That black-and-white distinction leaves people like Lawrence with little hope.
“Felons often have families, and not every felon can be tarred with the same brush,” says Grace Meng, a senior researcher at Human Rights Watch, which has taken up Lawrence’s case.
While Donald Trump and others on the xenophobic right decry immigrants as a raping and murdering criminal threat, it is Obama who has presided over the unprecedented criminalization of immigration policy, packing federal prisons with immigrants convicted of illegal reentry and implicitly caricaturing minor drug offenders as a public menace. By presiding over the rise of Secure Communities, a program that directly connects ICE to local law enforcement fingerprint databases, Obama has made police a tool of federal immigration agents.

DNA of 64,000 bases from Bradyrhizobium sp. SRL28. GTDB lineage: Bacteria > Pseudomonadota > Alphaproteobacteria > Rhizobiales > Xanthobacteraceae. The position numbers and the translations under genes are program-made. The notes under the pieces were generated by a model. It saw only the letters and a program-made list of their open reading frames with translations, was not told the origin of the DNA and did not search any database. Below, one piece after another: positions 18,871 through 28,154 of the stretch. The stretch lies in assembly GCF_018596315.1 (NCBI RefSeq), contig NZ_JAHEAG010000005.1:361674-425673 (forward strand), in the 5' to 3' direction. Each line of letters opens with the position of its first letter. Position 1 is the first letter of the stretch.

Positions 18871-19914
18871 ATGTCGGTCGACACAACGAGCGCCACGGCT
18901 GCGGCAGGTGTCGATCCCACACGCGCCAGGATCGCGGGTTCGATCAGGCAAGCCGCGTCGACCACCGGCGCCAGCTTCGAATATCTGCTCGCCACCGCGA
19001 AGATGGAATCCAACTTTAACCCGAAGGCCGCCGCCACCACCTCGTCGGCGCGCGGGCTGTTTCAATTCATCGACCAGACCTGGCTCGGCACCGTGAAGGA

The Obama Administration, despite its stated commitment to immigrant rights and criticism of the drug war, is also doing everything it can to ensure that Lawrence never returns to the United States.
In a statement, ICE defended their effort to keep Lawrence from getting a new hearing, saying that his removal “was in accordance with our nation’s immigration laws.” But if ICE dropped its procedural argument, and agreed to a new hearing, Lawrence would get one. He would then still need to convince an immigration judge to cancel his removal. But as long as ICE is standing in his way, he may not get that chance. Melissa Lawrence, Altman and Human Rights Watch recently held meetings with staffers for Virginia’s two U.S. senators, Tim Kaine and Mark Warner, requesting that they intercede on the family’s behalf. It’s not yet clear whether they will do so.